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Showing posts from April, 2020

My radiation experience

My radiation experience was, at first, easier than the chemo.  I had both external and internal radiation. I did the external radiation 5 days a week. The first week  Dr. Wagner had me set up where I was laying on my back with molds of my legs in a certain position so I wouldn't move while the machine went around me. While I had this done, I had to have a full bladder and I also had to pull down my pants and put a sheet over my pelvis so the machine could get a better shot at locating the tumor.  I also had three very small tattoos that helped the machine line up to where they needed it to be. The tattoos are just tiny dots and I got them the day I had the simulation.

I didn't stay on my back for very long. Dr. Wagner decided to have me move on my belly because he was worried that laying on my back with the machine for too long would eventually burn a whole through my vaginal wall into my colon and that would not be good. If that were to happen, I would probably end up with a …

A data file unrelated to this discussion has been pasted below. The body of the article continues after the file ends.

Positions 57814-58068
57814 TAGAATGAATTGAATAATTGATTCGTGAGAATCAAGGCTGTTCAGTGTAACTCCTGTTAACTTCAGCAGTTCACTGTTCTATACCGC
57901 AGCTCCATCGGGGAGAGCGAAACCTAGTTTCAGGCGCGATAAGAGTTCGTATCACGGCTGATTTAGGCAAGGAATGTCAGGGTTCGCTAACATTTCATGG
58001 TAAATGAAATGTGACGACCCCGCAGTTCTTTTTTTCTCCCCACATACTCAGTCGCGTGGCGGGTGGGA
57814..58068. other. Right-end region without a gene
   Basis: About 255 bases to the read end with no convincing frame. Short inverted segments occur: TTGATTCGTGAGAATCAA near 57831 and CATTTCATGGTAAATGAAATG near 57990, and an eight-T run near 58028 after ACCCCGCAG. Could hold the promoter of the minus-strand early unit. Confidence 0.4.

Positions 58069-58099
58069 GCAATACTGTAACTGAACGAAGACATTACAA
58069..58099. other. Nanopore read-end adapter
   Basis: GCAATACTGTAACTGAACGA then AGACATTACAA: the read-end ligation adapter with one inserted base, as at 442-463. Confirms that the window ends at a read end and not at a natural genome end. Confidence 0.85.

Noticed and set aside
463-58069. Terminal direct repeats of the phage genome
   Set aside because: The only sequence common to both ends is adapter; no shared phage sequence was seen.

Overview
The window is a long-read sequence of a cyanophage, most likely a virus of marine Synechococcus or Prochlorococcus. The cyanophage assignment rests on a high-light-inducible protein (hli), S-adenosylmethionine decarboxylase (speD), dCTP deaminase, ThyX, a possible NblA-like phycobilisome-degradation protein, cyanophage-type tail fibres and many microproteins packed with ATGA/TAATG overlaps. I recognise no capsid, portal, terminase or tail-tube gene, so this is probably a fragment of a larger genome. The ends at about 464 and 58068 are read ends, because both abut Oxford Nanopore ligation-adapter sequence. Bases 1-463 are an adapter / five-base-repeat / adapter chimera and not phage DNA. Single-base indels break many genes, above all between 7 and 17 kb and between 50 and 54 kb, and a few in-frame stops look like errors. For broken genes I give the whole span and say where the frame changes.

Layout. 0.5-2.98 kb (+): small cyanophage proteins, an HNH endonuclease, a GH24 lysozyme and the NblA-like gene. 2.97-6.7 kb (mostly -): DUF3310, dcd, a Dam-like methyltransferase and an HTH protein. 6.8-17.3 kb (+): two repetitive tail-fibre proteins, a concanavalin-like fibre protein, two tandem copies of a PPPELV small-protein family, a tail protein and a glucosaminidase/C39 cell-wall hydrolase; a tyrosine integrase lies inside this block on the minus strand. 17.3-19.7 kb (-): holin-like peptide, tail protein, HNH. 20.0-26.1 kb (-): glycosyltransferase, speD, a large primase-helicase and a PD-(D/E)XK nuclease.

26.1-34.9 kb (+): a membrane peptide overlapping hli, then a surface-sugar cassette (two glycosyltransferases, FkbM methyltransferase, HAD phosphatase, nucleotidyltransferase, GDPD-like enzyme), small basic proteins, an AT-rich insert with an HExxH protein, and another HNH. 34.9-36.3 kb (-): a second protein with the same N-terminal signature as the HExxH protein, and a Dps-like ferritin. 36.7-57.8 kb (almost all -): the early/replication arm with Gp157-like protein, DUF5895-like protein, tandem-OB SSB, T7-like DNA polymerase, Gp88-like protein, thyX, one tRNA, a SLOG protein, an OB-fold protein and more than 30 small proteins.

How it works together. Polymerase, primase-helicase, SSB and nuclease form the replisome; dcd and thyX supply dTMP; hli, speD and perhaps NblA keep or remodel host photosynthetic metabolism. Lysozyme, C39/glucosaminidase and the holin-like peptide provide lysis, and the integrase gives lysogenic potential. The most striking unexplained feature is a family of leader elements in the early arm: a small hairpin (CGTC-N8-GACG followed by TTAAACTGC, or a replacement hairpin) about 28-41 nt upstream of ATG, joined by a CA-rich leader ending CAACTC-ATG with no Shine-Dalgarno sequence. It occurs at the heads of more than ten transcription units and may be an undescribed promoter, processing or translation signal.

My Chemotherapy experience

I had six rounds of chemotherapy. The chemo that I was on was called Cisplatin. I was told that this chemo I would not lose my hair. That seems like such a trivial thing, but it's a big deal. When you think of chemotherapy, most people lose their hair, to learn that there are different kinds out there and not all of them make your hair fall out was something I didn't know.

The first one was relaxing kind of.  I just went and everyone was great. The Medical Assistant Dan was super nice. He was the one that called everyone back for their treatment. So he called me back and set me up at the chair I would be sitting in. It was pretty comfortable and also big. I felt like a little kid in the chair.